in Russian – https://aga-tribunal.info/spitak-6-11-2021/
in Armenian – https://aga-tribunal.info/hy/spitak-6-11-2021-hy/
November 5, 2021 on the Azerbaijani website www. cbc. az a video was published, which again showed the “pilgrimage” of the representatives of the Udi community in the Surb Harutyun Church near the town of Hadrut, the Spitak Khach monastery in the Vank village, both are located on the occupied by Azerbaijan territory. The current head of the Udi community, Robert Mobilin, and his deputy, Rafik Danakarin, “perform rituals typical of the Aghvan-Udi church” in Armenian churches.
In an interview, Robert Mobilin, speaking about the so-called “damage” that the “Aghvan cultural heritage during the Armenian occupation” allegedly received, mentions that the Armenians allegedly put Armenian crosses on the walls of the Aghvan-Udi churches, erected khachkars, Armenian letters were added. done by erasing Aghvan traces. And he almost always adds that the churches should have their previous appearance, that is, they should not be Armenian, which causes concern.
During the interview, Robert Mobilin does not forget to thank the martyrs several times for liberating their “sacred places.”If Robert Mobilin were a true bearer of values, he would not have participated in such a fraud and would not have become a clown of the Azerbaijani circus.
Before the war unleashed by Azerbaijan in September 2020, the Spitak Khach monastery had to be repaired with the help of an Armenian philanthropist living in the Russian Federation, Smbat Abrahamyan. By the beginning of construction work, cleaning and preparatory work was carried out, which is clearly visible on the video.
Below we provide historical data about the Spitak Khach monastery.
According to legend, the name of the monastery Spitak Khach (White Cross) is associated with the crystal cross of St. Grigoris. After his martyrdom, his patriarchal rod and crystal cross were originally kept in Amaras, where his remains were buried. After the desolation of Amaras, these relics were transferred to Gtchavank, and the crystal-white cross – to a monastery near Hadrut, from which it was named the White Cross. According to Sargis Jalalyants, a church was built here in honor of this cross, turned it into a bishopric and allocated an independent diocese. And that it became a place of pilgrimage for many Armenian pilgrims. The village got its name Vank from Spitak Khach Vank.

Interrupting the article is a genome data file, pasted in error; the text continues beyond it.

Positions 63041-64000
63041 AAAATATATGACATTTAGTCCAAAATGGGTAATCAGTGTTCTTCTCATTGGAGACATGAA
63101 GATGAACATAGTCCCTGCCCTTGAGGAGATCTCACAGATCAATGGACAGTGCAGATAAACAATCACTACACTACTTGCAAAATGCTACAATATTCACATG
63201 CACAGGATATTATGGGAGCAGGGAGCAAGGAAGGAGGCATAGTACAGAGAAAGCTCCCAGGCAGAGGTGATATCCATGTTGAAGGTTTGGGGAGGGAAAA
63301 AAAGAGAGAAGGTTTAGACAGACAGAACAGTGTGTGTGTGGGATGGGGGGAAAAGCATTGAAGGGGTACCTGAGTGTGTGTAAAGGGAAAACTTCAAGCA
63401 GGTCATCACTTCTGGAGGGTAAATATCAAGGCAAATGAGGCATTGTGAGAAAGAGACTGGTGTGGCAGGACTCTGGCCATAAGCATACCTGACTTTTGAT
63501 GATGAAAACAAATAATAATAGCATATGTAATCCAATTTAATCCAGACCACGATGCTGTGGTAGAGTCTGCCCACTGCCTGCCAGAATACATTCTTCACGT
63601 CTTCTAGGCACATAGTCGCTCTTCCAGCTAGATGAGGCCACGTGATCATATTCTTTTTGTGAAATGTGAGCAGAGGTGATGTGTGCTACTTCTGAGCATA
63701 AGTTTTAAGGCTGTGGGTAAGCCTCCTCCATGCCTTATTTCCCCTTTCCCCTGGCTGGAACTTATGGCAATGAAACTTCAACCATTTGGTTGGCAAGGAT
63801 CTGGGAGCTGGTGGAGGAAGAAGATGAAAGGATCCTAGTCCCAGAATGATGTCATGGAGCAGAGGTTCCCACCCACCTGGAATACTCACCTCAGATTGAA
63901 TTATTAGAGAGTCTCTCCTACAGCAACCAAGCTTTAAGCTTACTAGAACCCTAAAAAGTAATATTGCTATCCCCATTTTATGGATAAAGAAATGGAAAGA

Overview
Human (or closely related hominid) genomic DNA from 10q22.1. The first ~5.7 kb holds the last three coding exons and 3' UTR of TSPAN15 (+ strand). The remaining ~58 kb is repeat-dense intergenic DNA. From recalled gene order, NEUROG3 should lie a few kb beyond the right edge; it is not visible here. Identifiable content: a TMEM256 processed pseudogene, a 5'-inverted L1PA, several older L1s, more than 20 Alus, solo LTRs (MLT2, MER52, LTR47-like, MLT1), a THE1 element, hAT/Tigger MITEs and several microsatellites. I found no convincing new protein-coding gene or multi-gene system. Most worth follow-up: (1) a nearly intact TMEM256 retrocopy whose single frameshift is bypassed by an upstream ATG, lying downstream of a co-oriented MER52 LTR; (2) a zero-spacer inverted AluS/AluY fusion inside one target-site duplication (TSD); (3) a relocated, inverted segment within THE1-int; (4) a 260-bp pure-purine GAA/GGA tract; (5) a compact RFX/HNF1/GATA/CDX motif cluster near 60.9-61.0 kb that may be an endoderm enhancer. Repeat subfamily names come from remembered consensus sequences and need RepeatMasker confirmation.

The exact date of the foundation of the monastery is unknown, the earliest inscription dates back to the 14th century, or rather to 1333. The inscription was preserved inside the church, under the khachkar of the northern arch: “ՉՁԲ” (1333).
By the way, the monastery and its surroundings are rich in inscriptions, and these inscriptions speak of the further renovation of the monastery. The church is a single-nave vaulted hall with a rectangular vestibule adjoining it from the west. Moreover, the narthex and the church are not separated from each other, it has one entrance, which opens from the west. There are two small windows on the west-north side. The inscription on the stone of the western window is also preserved: “God Jesus Christ / Vrdanes T.: Ռ / ՃԽԳ” (1694).
On the roof of the church there is a bell tower with a pyramidal roof, consisting of six columns – a rotunda, the construction protocol of which has been preserved on the south side of the entrance to the church: “My bell tower in memory of Bishop Hovhannes, the son of Surap”.
To the southeast of the church there is a guest house with a preserved inscription at the entrance: “I, Mkrtich, write that this was built in memory of Bishop Hovhannes, the son of Surap (1735)”. Two stone cells have been preserved near the guest house.
In the vicinity of the church there are many gravestones with preserved inscriptions, from which it can be assumed that the monastery was episcopal, since the bodies of bishops are buried here.It is here that one of the vormnapak khachkars (walled khachkars) of Artsakh is located.
Photo by Gayane Budagyan